Agenda 21

Agenda 21 global control look into this be scared !!!!

Alan Michka's picture

They forgot "virginal"

"will produce more than 100 million kilowatt-hours of clean emission-free, renewable energy, or enough to power approximately 16,000 homes. "

The press release for Patriot Renewables forgot to mention the adjectives virginal, organic, pure of heart and fairly traded in promoting this tiny project - tiny from an energy, environmental, and jobs benefits standpoint that is.

Patriot Renewables makes a similar "power 16,000 homes" statement on its Spruce Mountain Wind website which is unverifiable since they won't make their production numbers public for that facility, unlike most every other wind project in Maine. Of course, Patriot will probably have to tone down their claims if that information becomes public knowledge.

Environmentally, the Saddleback project might have more negative impacts than positive. Maine's 2030 goal of 3000 MW of onshore wind power could lower regional greenhouse gas emissions by less than 2% and fossil fuel pollutants by less than 1% - and the Saddleback project would represent just over 1% of that 3000 MW goal. They're going to blast and bulldoze Saddleback for THAT?

Presson did get one thing right when he limited his "putting people to work" statement to construction jobs. Maine doesn't have a wind power industry so much as it has a wind farm construction industry. Once the Saddleback project is built, a matter of a few months, the job boom is over for that project. Then for the next few decades it's just another big eyesore on a marred mountaintop, with few jobs, producing a relative trickle of electricity.............occasionally. Brilliant!

Robert McQueeney's picture

I live near another wind farm

I moved here after the towers were in progress, so I feel I have little right to complain, as the old saying goes, if you move next to a farm you can't complain about the smell.

But I have noticed many .... misleading statements, much like a used car salesman would use. Although not outright lying, they are not telling things quite the way they ought to be, with full disclosure.

There is a reason there is so much resistance to wind farms. Some don't like the visual effects, personally, I smile when I see them turning and making "free" energy. But for residents who live nearby them, these wind turbines create a noise vortex, much as a household fan does. They make noise, plain and simple.

Often times, the wind blows in such a direction that I do not hear them, being up wind. But when I am down wind and the wind is blowing at a good clip, the noise vortex sounds much like a train passing over the other side of the hill. We've all heard trains off in the distance, they come and they go, doesn't seem to bother anyone. But when this "train" noise just continues for hours and hours, and "never" ends, it can be quite annoying.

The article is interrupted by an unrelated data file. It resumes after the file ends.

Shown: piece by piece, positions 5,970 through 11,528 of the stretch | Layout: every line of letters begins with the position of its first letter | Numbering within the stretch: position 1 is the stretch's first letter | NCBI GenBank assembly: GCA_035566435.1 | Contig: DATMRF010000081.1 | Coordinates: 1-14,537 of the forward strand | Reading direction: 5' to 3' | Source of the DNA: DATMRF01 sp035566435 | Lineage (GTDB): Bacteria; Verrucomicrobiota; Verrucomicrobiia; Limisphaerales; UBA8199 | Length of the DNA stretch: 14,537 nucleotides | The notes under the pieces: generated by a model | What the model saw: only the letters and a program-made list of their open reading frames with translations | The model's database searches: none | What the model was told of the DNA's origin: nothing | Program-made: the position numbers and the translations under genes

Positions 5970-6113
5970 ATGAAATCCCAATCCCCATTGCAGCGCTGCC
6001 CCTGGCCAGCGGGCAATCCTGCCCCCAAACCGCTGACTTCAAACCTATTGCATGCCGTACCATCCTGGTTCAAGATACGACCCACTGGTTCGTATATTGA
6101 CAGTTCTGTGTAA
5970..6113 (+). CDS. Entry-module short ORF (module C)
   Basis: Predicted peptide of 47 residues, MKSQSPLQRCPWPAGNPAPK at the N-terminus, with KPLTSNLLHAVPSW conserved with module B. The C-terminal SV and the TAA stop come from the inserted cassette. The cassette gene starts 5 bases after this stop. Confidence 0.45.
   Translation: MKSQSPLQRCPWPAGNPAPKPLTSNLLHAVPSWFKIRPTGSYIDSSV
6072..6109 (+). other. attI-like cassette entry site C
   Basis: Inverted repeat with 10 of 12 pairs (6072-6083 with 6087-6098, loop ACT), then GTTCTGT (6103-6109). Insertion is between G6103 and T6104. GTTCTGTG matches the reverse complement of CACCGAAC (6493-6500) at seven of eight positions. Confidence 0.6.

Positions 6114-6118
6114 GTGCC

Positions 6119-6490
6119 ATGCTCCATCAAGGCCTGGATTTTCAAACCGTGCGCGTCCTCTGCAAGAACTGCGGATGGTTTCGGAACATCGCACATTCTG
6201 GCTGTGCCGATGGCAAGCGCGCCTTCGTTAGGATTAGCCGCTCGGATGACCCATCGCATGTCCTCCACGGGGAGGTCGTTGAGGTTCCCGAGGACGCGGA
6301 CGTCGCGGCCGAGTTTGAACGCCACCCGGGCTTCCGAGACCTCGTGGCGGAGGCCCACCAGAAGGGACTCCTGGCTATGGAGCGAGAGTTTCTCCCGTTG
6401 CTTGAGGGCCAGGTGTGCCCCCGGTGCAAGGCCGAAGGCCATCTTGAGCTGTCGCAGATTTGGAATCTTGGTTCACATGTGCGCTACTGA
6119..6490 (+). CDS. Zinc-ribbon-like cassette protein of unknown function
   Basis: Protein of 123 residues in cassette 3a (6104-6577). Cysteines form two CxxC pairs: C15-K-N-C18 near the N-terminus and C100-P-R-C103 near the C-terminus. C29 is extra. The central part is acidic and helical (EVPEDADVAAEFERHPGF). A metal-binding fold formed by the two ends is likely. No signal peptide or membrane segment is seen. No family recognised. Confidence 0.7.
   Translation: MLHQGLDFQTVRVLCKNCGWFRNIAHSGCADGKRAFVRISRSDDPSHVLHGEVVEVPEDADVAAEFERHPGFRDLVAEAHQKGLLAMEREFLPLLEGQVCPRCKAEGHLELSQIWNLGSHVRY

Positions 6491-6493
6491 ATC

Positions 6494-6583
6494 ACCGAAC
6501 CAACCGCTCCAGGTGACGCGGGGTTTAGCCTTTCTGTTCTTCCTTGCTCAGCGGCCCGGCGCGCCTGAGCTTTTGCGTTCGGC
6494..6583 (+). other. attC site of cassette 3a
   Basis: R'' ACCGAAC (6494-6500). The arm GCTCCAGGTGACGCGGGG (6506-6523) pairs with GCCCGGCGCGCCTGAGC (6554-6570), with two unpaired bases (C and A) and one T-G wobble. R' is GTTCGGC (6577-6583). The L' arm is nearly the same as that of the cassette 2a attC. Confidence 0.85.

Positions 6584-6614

Folks in these rural areas live hear for a certain quality of life, and wind farms tend to trample over that quality of life, just proclaiming it is within legal limits. Do you suppose the president of patriot renewables will move right next door, down wind of prevailing winds form one of these wind farms?

I'm all in favor of clean energy, but let's remember the people who may be affected by such projects, keep the allowable sound ratings low and distances from homes greater.

Hart Daley's picture

Free energy?

I agree with everything stated by Mr. McQeeney except for the part where he smiles when he sees the turbines spinning and making FREE energy. It is anything but free. It is very inefficient and unreliable, lending to it's high cost of production.

Alan Michka's picture

That's the catch

In a rural environment, they can indeed be a significant noise intrusion. The real story here is that they're providing a remarkably small amount of "clean" energy in the great scheme of things, especially when compared to their negative impacts.

If these projects HAD to meet some type of minimum true benefits to true impacts ratio, they probably wouldn't get built. But our State's policy and approach to wind power is driven by the wind industry, not a true and sober assessment of its energy and environmental benefits. The tail is wagging the dog.

Dan McKay's picture

Presson , do you know what

Presson , do you know what the word " vacate " means ? Like in vacate the premises. Why don't you tell us about the company's investments in Buzzard's Bay, Cashman must figure you are goon enough to handle us in Maine, Have you met our Speaker of the House ?

Norman Mitchell's picture

Salvatore F. "Sal" DiMasi

and Jay Cashman

Dan McKay's picture

That's pretty funny, "

That's pretty funny, " Quietly, the Saddleback Ridge Wind Project is moving forward. " Surely, you didn't mean to mock the many residents living within earshot of where these turbines will be standing . Perhaps, if your commitment to your profession will allow it, you should talk to the DEP and ask how in scientific terms they figured 42 dBA was the adequate limiting number, and how many sound experts did they bring to the discussion of turbine noise. Perhaps, you might want to talk to the many citizens who caused the DEP membership to shake in their shoes in Dixfield during a application meeting. The DEP is playing politics and worse, they ignore a precious part of the environment, PEOPLE.
BTW, a little color change and Presson would not only sound just like the esteemed Governor of Massachusetts, he would resemble him visually.